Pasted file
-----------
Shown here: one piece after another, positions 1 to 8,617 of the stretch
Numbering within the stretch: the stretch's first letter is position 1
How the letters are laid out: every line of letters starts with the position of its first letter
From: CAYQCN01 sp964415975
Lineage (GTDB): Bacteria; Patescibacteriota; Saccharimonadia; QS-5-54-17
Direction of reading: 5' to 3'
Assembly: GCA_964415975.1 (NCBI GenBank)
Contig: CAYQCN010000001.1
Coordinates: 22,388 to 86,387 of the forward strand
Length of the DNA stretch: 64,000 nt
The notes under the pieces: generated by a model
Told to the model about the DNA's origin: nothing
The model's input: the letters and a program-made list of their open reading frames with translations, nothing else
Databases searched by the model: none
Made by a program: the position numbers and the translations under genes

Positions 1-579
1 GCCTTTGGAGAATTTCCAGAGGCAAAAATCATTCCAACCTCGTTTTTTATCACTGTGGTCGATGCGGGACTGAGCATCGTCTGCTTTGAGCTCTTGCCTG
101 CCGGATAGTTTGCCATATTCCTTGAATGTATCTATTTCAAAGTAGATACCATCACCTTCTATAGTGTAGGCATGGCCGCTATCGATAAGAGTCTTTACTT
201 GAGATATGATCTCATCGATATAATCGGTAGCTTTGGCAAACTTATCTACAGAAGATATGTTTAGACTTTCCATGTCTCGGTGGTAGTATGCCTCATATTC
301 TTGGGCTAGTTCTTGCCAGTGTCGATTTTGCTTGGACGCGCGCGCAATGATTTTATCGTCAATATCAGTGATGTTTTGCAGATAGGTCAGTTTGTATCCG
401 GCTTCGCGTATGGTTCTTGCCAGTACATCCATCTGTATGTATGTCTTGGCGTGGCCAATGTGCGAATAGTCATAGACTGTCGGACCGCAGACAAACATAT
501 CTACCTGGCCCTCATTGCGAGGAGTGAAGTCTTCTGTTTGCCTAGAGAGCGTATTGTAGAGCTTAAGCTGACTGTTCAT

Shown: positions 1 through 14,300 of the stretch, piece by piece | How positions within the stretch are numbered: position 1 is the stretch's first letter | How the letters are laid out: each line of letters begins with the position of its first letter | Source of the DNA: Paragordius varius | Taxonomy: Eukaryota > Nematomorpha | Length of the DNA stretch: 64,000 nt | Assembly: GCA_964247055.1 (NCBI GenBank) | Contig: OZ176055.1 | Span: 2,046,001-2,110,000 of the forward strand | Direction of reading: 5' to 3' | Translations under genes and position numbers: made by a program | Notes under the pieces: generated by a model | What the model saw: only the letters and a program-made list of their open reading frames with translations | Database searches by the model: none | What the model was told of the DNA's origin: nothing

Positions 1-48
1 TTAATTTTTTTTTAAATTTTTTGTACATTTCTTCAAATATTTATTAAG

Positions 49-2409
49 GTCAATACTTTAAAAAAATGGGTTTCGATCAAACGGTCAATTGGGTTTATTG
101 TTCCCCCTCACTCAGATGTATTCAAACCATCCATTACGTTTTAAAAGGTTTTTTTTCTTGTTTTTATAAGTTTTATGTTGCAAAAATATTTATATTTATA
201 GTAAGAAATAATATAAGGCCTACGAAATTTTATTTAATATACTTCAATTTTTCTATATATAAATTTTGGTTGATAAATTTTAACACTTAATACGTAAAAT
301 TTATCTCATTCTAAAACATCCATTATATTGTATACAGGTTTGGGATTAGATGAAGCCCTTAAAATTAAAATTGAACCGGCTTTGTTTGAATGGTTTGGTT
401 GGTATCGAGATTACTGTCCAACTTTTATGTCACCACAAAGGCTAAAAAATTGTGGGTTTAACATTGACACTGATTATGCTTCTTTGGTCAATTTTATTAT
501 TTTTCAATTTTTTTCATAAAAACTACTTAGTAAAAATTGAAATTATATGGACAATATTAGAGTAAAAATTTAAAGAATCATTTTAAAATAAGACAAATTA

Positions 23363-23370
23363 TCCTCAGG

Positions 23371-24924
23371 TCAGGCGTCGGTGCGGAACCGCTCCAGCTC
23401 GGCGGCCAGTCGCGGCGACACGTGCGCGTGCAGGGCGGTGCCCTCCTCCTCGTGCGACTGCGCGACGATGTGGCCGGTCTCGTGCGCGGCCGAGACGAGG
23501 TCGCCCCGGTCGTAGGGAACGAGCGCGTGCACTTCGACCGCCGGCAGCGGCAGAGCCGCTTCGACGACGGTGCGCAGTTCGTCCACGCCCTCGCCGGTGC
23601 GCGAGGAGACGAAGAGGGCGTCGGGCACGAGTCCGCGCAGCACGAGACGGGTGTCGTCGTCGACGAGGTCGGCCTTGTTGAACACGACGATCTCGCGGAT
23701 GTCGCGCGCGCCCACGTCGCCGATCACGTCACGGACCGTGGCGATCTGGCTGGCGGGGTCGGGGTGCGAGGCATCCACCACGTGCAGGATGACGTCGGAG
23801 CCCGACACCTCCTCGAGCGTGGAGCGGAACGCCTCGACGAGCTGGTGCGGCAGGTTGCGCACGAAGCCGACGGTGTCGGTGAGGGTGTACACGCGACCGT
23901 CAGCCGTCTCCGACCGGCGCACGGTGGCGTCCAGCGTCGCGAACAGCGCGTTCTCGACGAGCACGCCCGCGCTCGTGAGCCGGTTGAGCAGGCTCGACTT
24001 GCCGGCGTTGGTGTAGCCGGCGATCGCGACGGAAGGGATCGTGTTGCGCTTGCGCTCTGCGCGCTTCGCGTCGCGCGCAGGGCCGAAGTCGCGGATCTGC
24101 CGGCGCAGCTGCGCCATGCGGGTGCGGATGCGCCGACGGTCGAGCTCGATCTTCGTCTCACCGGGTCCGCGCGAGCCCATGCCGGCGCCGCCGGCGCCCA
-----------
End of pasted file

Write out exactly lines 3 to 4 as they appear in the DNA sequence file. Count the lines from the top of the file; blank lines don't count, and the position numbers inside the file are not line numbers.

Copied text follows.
How the letters are laid out: every line of letters starts with the position of its first letter
From: CAYQCN01 sp964415975